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This is pure curiosity. Let's write an object:

 var display = { res1:{ w:640, h:480 }, res2:{ w:320, h:240 }, nores:{} };

Now from this object, we're sending the nores property to a function. Since nores is an object, whatever we change in somefunction is going to be seen later in display.nores:

 somefunction(display.nores);

Now here's the question. Does somefunction() has any form of access to display's other properties (res1 / res2) given that display is defined inside a closure and somefunction() was defined outside of that closure? I mean can it reference the whole display object just from its nores property that was passed as an argument?

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Though I wrote it's not possible in js in my answer, do you know a language where it is possible? maybe C. – gdoron Jun 19 '12 at 10:37
    
I'm not sure either. Maybe there's a v8 crazy magic function somewhere that does it. – GRIGORE-TURBODISEL Jun 19 '12 at 10:39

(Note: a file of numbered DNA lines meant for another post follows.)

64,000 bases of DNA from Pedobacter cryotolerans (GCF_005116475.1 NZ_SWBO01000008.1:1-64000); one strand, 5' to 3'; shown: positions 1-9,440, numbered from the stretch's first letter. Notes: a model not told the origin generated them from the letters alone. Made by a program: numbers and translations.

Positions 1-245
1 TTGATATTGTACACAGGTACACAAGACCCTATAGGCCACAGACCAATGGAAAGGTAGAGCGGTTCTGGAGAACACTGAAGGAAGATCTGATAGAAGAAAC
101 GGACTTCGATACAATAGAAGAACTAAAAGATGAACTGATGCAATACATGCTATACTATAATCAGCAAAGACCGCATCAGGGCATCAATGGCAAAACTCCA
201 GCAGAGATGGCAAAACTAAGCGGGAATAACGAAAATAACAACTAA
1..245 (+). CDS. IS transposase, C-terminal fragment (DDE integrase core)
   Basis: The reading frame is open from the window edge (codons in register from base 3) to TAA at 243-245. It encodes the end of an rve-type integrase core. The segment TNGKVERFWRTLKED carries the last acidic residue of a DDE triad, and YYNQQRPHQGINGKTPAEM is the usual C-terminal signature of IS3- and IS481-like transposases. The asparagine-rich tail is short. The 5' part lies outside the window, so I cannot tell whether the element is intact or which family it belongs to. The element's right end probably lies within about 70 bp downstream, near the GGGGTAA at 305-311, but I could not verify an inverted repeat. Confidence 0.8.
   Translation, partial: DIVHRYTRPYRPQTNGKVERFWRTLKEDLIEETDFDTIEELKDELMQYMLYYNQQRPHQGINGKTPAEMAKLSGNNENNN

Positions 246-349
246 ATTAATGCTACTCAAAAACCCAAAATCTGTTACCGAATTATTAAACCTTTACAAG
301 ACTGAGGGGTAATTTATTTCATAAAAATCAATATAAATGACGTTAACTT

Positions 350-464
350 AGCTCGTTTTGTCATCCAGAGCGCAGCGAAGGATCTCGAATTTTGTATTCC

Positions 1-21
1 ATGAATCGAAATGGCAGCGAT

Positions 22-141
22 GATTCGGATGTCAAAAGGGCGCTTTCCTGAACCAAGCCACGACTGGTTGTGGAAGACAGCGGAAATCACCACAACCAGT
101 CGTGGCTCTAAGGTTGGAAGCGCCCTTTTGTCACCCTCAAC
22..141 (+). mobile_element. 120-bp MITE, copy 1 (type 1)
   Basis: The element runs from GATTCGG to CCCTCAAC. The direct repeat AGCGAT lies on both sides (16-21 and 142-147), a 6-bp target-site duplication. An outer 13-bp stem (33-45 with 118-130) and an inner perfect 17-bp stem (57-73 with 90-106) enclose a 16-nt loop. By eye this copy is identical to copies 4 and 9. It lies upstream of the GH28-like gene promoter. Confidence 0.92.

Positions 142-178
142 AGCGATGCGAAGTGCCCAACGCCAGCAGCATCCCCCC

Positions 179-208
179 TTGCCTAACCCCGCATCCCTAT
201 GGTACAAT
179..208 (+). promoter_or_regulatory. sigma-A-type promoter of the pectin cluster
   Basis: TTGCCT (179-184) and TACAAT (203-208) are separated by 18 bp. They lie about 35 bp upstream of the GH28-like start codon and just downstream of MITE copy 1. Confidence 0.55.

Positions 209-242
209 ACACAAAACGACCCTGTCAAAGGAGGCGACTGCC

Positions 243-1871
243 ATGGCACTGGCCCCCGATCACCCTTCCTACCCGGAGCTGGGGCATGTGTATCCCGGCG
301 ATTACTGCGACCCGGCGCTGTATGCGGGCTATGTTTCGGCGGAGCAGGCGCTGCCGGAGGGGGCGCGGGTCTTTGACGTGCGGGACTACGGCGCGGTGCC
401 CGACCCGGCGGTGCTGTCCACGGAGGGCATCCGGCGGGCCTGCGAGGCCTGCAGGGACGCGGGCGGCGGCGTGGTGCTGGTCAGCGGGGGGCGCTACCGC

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There is a good reason what's not possbile, encapsulation. – gdoron Jun 19 '12 at 10:42
    
Well I kinda skimmed through v8's docs, no joy. – GRIGORE-TURBODISEL Jun 19 '12 at 10:46
up vote 4 down vote accepted

Does somefunction() has any form of access to display's other properties (res1 / res2) given that display is defined inside a closure and somefunction() was defined outside of that closure?

No

I mean can it reference the whole display object just from its nores property that was passed as an argument?

There is no reverse relationship between the properties of an object and their values. The only way to find them would be to have access to the object and then to loop over it until you find a match.

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No, you can't get the outer object from the inner object.

You can't "play" with the references addresses in javascript, there is a good reason what's not allowed - encapsulation - you shouldn't be allowed touching things you didn't "recieve".

I don't know if there is a language where this kind of thing is possible, Maybe Maybe C.

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